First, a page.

State Board of Education revisions to sex education standards are continuing through the COVID-19 crisis, so your input is more important than ever.
- A workgroup has drafted language for the Reproductive and Sexual Health Education stand. You can read the draft language here. We have significant concerns with this language, which focuses almost exclusively on abstinence, provides minimal information on contraception with a focus on failure rates, and does not provide critical information around consent, inclusivity, prevention of sexually transmitted infections, or other key topics. The Texas Campaign is working with partners to prepare feedback on the workgroup draft. We encourage stakeholders who are interested in reviewing the workgroup language to reach out by emailing email@example.com.
- The SBOE had been scheduled to review the workgroup draft at a hearing in April. Due to the COVID-19 crisis, the hearing on the health curriculum standards will be pushed back to May, with an exact date in May still to be scheduled. Though the May meeting will be held virtually, we expect to see innovative opportunities for providing input such as video uploads, as well as a chance to offer comments in writing. We encourage everyone – professional organizations, parents, youth, clinicians, researchers, social workers, students, teachers, advocates, and anyone with an interest in sex education to consider offering input at this hearing. We will provide more information as soon as it is made available.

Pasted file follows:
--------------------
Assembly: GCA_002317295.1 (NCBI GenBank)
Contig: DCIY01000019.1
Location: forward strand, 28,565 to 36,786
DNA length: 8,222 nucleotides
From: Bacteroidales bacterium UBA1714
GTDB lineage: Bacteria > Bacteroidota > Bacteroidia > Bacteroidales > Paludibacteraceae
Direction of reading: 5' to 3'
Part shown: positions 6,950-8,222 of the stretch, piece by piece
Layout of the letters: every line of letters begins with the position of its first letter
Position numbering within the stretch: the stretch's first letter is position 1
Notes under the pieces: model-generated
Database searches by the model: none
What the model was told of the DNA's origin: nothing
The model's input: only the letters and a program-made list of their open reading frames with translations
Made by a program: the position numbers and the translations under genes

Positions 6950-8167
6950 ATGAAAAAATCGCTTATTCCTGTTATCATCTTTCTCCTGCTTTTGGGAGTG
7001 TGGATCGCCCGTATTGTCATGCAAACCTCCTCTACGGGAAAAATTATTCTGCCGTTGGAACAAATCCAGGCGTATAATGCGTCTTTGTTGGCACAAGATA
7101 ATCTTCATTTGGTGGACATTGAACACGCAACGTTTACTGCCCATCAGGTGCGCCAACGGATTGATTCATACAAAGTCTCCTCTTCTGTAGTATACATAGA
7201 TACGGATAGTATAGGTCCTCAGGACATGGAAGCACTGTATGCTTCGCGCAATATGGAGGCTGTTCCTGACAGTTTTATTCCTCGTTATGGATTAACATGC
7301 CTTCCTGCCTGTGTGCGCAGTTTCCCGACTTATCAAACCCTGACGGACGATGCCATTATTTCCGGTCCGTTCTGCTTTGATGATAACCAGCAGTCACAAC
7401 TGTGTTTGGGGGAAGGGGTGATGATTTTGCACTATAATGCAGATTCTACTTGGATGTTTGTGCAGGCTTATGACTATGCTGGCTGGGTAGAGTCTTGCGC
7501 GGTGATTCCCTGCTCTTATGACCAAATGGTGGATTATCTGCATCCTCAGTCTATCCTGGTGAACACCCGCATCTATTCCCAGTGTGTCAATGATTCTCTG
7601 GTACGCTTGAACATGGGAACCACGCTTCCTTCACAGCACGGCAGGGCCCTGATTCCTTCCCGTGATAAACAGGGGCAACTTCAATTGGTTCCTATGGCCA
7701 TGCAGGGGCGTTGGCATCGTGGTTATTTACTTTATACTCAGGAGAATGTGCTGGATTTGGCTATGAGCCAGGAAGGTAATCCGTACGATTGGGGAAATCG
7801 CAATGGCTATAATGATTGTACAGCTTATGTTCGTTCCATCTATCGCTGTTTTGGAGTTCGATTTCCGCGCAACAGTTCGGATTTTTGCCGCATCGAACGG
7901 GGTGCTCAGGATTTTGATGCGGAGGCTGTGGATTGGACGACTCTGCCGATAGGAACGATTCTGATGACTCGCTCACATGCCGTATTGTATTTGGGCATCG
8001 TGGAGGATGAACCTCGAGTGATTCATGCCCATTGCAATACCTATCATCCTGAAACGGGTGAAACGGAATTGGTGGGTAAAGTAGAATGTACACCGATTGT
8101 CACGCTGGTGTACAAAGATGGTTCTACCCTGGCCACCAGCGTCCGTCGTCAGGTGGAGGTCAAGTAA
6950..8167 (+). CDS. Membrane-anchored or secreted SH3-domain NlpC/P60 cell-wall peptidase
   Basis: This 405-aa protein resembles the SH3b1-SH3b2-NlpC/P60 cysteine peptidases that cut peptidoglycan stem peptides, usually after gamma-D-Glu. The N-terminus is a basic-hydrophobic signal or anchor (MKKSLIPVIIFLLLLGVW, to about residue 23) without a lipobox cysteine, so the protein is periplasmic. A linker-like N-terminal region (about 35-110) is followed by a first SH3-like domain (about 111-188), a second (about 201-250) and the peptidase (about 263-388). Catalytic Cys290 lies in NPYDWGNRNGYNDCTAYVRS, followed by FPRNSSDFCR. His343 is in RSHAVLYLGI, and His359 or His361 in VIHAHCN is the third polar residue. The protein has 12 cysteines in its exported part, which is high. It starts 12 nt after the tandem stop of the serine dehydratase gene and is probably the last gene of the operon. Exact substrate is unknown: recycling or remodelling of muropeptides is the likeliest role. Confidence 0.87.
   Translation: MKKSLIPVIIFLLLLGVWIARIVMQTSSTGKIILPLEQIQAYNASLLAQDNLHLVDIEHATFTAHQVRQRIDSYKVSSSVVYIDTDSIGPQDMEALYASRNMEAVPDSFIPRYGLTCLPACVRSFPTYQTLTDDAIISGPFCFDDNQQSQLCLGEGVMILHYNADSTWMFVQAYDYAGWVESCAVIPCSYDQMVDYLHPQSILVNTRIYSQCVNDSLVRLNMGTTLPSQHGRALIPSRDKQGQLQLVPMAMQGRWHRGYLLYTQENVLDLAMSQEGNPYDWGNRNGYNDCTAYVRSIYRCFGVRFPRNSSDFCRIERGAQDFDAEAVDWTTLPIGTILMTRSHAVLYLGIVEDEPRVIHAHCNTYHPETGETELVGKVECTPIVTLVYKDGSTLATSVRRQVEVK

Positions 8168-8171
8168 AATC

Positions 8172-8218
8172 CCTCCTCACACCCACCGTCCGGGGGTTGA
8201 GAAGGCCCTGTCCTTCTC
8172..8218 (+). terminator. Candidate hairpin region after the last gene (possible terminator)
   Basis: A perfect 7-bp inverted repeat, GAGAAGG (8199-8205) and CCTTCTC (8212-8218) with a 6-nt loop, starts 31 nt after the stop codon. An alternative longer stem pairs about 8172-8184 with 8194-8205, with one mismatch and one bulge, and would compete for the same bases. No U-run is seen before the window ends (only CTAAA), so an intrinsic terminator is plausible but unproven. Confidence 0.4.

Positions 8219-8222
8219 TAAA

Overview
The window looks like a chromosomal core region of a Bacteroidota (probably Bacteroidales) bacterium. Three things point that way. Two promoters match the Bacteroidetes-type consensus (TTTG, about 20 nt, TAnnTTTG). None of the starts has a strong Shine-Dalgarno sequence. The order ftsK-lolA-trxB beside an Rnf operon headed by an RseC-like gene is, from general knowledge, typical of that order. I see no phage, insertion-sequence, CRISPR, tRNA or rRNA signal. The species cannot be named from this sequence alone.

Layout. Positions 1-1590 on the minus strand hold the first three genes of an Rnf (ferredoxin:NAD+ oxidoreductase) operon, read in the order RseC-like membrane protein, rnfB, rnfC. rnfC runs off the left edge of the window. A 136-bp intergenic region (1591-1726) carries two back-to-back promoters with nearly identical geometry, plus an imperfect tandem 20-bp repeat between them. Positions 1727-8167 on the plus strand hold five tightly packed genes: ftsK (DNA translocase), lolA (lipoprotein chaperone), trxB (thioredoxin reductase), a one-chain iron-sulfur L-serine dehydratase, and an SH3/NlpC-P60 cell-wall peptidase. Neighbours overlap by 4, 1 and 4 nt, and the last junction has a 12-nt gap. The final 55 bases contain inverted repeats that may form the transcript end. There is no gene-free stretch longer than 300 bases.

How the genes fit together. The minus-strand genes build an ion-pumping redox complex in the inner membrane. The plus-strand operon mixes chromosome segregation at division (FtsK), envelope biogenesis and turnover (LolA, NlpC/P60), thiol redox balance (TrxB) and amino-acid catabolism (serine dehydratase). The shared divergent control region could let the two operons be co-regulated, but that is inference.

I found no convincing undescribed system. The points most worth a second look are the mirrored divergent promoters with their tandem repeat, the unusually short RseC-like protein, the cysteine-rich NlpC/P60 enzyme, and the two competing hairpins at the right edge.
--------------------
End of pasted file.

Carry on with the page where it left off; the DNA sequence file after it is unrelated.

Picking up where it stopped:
State Board of Education (SBOE) Sex Education Advocacy Toolkit
In 2019 and 2020, the Texas State Board of Education (SBOE) will revise the curriculum standards that guide health education classes, including sex ed, in Texas classrooms. This is the first time that these standards, known as the Texas Essential Knowledge and Skills (TEKS) have been updated since the 1990s. Current guidelines heavily stress abstinence until marriage and do not require districts to provide any information on topics such as contraception, STI prevention, consent, or other important areas.
Research shows that evidence-based, comprehensive sex education doesn’t make youth any more likely to become sexually active – it just gives them critical information they need to make healthy decisions. Topics like consent and refusal, healthy relationships, prevention of sexually transmitted infections, contraception, and basic biology – presented in a way that is both medically accurate and respective of the diverse backgrounds of the more than five million students in Texas.
It’s critical that Texans make their voices heard as these important curriculum revisions get underway.
What can you do?
Advocate and mobilize:
- Reach out to your SBOE member and let them know that you support evidence-based sex education that goes beyond just abstinence. Use this tool to find your SBOE member. You can learn more about each SBOE trustee here.
- Mobilize your school group or community. Spread the word about the upcoming revisions.
- Help shape the narrative! Consider writing an op-ed or reaching out to the education reporter at your local newspaper.
- Apply to serve on the workgroups that will help shape the TEKS revisions.